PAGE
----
2. Make Indentations

Use your fingers or a spoon to make holes in the soil where plants will go. This loosens the soil and makes inserting roots easier.

Match indentations to the root ball size. Make holes wide and slightly shallow to prevent deep planting.

3. Insert Roots

Gently lower each plant into its soil indentation. Guide roots into the hole and fill in around them with your fingers.

Pack loose soil lightly around the base to stabilize plants. Cover roots while keeping most of the stem above soil.

4. Water Well

Once planted, water thoroughly. This removes air pockets and moistens soil for initial growth. Let excess water drain out.

Watering after planting helps anchor roots. Then allow the soil to partially dry out before watering again.

5. Add Decor

Finish by tucking in decorative sandscape elements. Place rocks, shells and miniatures naturally between plants.

Remember that less is more. Add decorations sparingly so plants remain the focal point.

Troubleshooting Common Desert Terrarium Problems

Desert terrariums are relatively easy to maintain, but may experience a few issues:

Problem: Condensation Build-up

Solution: Increase ventilation to allow airflow. Open lid temporarily or drill holes in the glass. Check watering frequency.

Problem: Fungal Growth on Soil

Solution: Let soil dry out completely between waterings. Remove any decaying plant matter. Sprinkle fresh charcoal.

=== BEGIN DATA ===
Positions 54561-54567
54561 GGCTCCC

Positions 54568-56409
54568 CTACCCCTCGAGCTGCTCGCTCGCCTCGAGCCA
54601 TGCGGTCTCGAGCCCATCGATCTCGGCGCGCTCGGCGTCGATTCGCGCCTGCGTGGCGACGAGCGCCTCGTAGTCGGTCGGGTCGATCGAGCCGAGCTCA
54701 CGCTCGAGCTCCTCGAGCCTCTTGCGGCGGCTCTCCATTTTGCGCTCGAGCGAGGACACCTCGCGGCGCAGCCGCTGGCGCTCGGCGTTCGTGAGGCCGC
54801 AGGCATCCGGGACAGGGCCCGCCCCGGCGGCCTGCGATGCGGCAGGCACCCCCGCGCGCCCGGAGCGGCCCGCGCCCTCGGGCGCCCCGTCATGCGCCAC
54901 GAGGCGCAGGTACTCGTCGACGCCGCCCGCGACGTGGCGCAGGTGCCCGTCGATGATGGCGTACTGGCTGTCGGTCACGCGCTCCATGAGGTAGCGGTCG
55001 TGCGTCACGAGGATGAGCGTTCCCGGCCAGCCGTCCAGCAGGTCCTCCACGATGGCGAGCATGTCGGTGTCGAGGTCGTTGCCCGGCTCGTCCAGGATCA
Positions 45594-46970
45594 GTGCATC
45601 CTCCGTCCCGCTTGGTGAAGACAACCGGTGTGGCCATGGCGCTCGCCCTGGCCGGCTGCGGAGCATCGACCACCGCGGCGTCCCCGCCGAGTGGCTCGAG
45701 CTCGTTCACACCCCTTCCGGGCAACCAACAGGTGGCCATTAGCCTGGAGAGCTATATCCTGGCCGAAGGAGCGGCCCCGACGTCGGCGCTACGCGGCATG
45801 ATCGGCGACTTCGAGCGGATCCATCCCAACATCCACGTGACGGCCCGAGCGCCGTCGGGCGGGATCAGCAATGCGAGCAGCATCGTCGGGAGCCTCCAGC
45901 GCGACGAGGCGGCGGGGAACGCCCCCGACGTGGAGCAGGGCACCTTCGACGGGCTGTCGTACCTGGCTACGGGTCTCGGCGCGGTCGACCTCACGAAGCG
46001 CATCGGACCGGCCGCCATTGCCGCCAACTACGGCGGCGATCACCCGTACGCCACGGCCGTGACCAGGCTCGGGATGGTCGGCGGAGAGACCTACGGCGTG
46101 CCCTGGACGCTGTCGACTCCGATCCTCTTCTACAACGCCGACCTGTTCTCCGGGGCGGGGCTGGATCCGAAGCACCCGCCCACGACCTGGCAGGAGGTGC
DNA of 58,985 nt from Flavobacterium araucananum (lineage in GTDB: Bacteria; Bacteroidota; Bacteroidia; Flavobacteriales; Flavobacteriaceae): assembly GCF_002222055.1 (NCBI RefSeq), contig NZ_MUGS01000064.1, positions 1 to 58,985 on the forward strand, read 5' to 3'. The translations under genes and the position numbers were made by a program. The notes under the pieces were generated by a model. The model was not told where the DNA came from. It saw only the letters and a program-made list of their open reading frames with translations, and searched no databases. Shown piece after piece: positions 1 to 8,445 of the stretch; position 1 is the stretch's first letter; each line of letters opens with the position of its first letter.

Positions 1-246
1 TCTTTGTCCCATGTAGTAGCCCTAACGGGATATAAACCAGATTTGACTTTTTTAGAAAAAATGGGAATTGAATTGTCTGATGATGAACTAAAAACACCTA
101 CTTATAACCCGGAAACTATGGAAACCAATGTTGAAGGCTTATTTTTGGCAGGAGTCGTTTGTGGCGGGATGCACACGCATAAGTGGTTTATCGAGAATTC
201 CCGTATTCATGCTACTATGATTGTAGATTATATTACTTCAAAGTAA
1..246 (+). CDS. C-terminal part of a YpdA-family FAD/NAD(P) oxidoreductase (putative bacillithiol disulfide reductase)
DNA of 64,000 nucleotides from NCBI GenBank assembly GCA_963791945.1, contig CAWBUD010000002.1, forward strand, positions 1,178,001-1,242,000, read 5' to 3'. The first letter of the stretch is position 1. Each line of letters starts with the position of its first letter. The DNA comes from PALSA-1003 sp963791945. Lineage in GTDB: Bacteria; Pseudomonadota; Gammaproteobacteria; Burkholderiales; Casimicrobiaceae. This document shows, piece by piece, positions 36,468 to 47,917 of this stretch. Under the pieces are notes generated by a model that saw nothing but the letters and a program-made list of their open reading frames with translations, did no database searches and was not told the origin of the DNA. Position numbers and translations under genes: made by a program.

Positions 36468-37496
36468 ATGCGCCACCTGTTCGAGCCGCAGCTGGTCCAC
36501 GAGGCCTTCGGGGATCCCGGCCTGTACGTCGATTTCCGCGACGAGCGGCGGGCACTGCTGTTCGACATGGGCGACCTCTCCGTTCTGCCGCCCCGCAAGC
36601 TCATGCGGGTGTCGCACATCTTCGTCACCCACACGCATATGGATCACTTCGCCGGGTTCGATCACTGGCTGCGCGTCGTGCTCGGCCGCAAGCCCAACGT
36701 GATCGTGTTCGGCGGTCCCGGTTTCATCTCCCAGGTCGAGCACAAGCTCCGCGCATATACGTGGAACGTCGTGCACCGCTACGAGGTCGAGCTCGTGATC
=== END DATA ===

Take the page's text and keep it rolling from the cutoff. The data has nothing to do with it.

Problem: White Salt Deposits on Glass

Solution: Wipe salts off regularly with a damp cloth. Use distilled water for the next few waterings.

Problem: Declining Health

Solution: Assess watering and lighting needs. Prune damaged growth and remove dead plants. Start over with fresh soil and plants if all specimens are struggling.

With attentive care, your desert terrarium can thrive for years. Observe plants closely and address issues right away. The enclosed space makes problems more difficult to correct over time.

Caring for a Desert Terrarium Long-Term

To keep your desert terrarium healthy in the long run:

  • Water only when soil becomes dry. Avoid overwatering.
  • Give bright, indirect light. A south or west window is ideal.
  • Wipe excess condensation from glass regularly.
  • Remove dead leaves/flowers/stems to prevent mold.